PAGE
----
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June 11, 2019

Power generation capacity increased by 2.5pc

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June 11, 2019

ISLAMABAD: Pakistan’s electricity generation capacity during July-March 2018/19 increased by 2.5 percent to 34,282MWs, the Pakistan Economic Survey 2018/19 that the government launched on Monday, said.

It is worth mentioning that in Nawaz Sharif’s five-year tenure, power generation capacity had increased by around one-third to 29,573MWs till February 2018 against 22,812MWs in 2013. Although, electricity generation varies due to availability of inputs and other constraints, the generation increased from 82,011GWh to 84,680GWh, posting a growth of 2.1 percent during the period under discussion.

The survey says that the share of hydro in electricity generation has decreased overthe last few decades. Availability of water is also one of the main reasons for reduced generation from hydel power plants.

Currently, thermal has the largest share in electricity generation. Gas and RLNG are other cheaper sources. RLNG’s tremendous growth in energy mix has helped meet the demand to various power plants (Bhikki, Haveli Bahadurshah, Balloki, Halmore, Orient, Rousch, KAPCO, Saif and Sapphire) while the remaining was supplied to fertiliser plants, industrial and transport sector.

As an alternative, the government showed commitment for electricity generation capacity through renewable energy sources. During July-March FY2019, there was an increase of 1 percent in share of renewable in electricity generation, and it is expected that the share will increase in coming years as well.

Oil-based power generation plants, which remained the face of the power sector of Pakistan for over three decades, have been planned to be phased out over the next few years and it is expected that the share of furnace oil-based energy will decline to single digit percentage in the overall energy mix in the coming years.

On the other hand, Pakistan has large indigenous coal reserves estimated at over 186 billion tons, which are sufficient to meet the energy requirements of the country on long-term basis. Apart from indigenous coal resources, there has been significant increase in import of coal as well due to commissioning of new power plants based on imported coal at Sahiwal and Port Qasim. However, domestic production of coal is expected to increase in the coming years with projects on Thar coal.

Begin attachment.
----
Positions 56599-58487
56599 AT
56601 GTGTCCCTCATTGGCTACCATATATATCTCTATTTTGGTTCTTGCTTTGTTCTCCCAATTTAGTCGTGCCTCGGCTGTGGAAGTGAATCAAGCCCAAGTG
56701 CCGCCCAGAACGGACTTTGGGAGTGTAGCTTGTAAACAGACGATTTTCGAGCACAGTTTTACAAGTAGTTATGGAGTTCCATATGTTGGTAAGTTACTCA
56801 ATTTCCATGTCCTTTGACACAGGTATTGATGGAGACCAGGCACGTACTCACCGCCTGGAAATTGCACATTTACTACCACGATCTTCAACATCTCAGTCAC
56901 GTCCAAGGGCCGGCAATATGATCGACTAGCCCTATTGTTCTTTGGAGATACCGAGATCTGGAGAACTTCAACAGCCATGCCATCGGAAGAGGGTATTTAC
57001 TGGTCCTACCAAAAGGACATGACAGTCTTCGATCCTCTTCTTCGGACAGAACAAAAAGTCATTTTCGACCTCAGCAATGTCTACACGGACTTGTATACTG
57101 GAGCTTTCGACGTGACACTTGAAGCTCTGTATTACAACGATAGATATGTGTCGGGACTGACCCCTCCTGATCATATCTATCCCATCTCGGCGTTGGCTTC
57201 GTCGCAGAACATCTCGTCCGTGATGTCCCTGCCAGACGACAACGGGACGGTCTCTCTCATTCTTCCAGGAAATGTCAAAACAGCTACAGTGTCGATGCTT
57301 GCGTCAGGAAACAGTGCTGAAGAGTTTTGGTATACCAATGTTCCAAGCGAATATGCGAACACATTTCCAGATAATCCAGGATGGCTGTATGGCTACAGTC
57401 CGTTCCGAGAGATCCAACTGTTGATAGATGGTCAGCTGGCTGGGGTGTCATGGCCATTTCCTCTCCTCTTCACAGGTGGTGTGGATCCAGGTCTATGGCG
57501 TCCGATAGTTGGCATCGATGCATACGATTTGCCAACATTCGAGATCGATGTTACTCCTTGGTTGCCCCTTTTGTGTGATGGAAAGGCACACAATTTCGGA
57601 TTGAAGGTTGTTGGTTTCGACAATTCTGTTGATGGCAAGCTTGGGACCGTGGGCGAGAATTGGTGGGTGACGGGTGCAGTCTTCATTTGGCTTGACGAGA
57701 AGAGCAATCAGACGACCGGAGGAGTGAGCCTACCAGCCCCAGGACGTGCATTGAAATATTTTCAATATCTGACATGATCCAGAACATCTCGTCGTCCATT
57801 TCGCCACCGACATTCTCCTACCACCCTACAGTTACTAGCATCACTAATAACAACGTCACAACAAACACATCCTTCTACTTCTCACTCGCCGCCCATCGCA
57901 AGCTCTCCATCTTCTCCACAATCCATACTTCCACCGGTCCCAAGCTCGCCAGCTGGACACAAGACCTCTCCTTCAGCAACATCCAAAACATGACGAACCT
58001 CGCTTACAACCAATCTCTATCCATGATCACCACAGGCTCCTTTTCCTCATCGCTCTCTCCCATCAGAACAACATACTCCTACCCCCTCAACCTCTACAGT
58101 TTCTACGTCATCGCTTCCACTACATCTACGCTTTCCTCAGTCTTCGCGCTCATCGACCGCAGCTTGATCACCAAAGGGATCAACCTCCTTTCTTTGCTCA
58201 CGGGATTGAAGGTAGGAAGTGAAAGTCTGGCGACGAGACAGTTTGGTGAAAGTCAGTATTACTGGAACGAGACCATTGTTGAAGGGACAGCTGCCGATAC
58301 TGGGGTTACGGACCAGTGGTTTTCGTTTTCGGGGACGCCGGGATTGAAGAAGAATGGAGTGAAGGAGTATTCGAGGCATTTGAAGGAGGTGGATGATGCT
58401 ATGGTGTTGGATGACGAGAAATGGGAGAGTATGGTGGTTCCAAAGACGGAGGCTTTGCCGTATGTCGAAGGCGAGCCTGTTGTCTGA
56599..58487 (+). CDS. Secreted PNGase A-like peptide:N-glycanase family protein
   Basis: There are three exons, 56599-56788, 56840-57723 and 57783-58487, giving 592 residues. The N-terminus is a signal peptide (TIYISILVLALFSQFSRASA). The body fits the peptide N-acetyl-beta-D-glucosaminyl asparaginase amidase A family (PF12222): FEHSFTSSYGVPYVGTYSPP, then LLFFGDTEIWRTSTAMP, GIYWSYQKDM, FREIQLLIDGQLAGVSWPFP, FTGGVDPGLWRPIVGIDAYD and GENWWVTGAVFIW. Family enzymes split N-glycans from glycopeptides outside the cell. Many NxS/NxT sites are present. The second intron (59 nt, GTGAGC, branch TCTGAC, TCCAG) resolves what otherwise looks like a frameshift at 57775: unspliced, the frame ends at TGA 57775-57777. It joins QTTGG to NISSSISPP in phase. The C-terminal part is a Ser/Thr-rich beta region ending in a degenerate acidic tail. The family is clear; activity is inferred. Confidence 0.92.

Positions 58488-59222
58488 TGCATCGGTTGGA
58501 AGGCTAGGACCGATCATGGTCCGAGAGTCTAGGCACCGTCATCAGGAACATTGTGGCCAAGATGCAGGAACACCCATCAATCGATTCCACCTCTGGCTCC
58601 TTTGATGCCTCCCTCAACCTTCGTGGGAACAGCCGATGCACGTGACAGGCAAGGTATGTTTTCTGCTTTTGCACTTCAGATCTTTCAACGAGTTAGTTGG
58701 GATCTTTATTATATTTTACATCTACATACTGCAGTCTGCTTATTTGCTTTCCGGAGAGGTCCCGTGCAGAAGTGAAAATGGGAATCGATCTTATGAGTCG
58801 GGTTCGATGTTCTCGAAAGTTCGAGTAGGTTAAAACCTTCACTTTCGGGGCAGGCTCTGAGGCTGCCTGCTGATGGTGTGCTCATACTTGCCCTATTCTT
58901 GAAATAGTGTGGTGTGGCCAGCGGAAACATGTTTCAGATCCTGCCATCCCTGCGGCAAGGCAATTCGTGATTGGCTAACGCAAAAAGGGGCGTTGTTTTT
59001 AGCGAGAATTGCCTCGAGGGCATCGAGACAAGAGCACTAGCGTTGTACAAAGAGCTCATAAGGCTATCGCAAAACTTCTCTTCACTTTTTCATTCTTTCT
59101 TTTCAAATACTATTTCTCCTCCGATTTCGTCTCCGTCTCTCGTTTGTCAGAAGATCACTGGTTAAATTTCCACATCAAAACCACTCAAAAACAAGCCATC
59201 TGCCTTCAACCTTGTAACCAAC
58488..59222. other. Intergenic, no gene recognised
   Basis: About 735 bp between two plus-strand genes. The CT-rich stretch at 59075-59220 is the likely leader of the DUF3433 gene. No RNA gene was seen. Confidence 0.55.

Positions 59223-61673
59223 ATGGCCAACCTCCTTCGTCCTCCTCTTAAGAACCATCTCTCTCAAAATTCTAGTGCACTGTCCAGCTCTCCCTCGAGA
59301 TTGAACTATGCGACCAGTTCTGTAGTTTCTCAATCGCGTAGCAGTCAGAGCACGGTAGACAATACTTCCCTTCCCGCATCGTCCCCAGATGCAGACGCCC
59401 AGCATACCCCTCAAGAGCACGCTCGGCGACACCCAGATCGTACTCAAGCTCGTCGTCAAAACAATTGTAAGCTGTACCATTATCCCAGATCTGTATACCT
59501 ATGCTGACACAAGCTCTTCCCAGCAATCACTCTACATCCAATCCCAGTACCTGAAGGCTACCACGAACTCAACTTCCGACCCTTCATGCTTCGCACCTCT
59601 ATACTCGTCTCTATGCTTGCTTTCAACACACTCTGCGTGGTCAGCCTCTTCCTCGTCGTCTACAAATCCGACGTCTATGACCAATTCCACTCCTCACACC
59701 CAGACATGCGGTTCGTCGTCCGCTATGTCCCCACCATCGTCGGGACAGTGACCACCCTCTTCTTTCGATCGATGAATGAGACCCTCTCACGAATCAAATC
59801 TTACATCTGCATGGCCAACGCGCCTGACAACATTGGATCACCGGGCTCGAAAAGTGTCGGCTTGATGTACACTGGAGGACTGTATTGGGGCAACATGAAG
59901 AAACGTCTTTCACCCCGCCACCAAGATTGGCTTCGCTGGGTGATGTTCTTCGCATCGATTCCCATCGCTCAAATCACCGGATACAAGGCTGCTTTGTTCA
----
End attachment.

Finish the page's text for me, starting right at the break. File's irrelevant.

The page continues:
The survey says that during the period under review, five wind power projects of 246.6 MW were completed and started supplying electricity to the national grid. Two bagasse cogeneration projects of 58MW were also completed.

The survey says that there is no significant change in the consumption pattern of electricity. However, during July-March 2018/19, the share of household and agriculture in electricity consumption has been decreasing which is indicating that people are trying to rationalise the usage due to increase in its tariff. The increase in the share of industry in electricity consumption is a positive sign showing revival of industry which was suffering earlier due to loadshedding.

Pakistan mainly depends upon oil and gas resources to fulfill energy requirements. The domestic production of crude oil remained 24.6 million barrels during July-March FY2019 compared to 21.8 million barrels during the corresponding period last year, depicting increase of 12.84 percent. Indigenous resources of oil are not enough to quench energy thirst of a growing economy. As a result, Pakistan has to import large quantity of oil as well as oil based products from Middle Eastern countries, especially from Saudi Arabia. During July-March FY2019, the quantity of crude oil imported remained 6.6 million tonnes with value of $3.4 billion compared to the quantity 7.8 million tonnes with value $2.9 billion during the same period last year. The decline was mainly due to increase in international prices. The deferred payment on imported oil from Saudi Arabia will give an ease to the government on balance of payments.

Transport and power are the two major users of oil. During July-March FY2019, share of oil consumption in transport increased to 77 from 56 percent during the same period last year, while share of oil consumption in power decreased to 14 percent which was 25 percent during the same period last year. Mainly, gas being the cheaper source, there is continuous shift of power sector from oil to gas.

Natural gas is a clean, safe, efficient and environment friendly fuel. Its indigenous supplies contribute about 38pc in total primary energy supply mix of the country.

The Survey says that it is expected that gas will be supplied to approximately 430,695 new consumers during the fiscal year 2019-20. Gas utility companies have planned to invest Rs 7.161 billion on Transmission Projects, Rs 48.288 billion on Distribution Projects and Rs18.556 million on other projects bringing the total investment around Rs74 billion during the fiscal year 2019-20.

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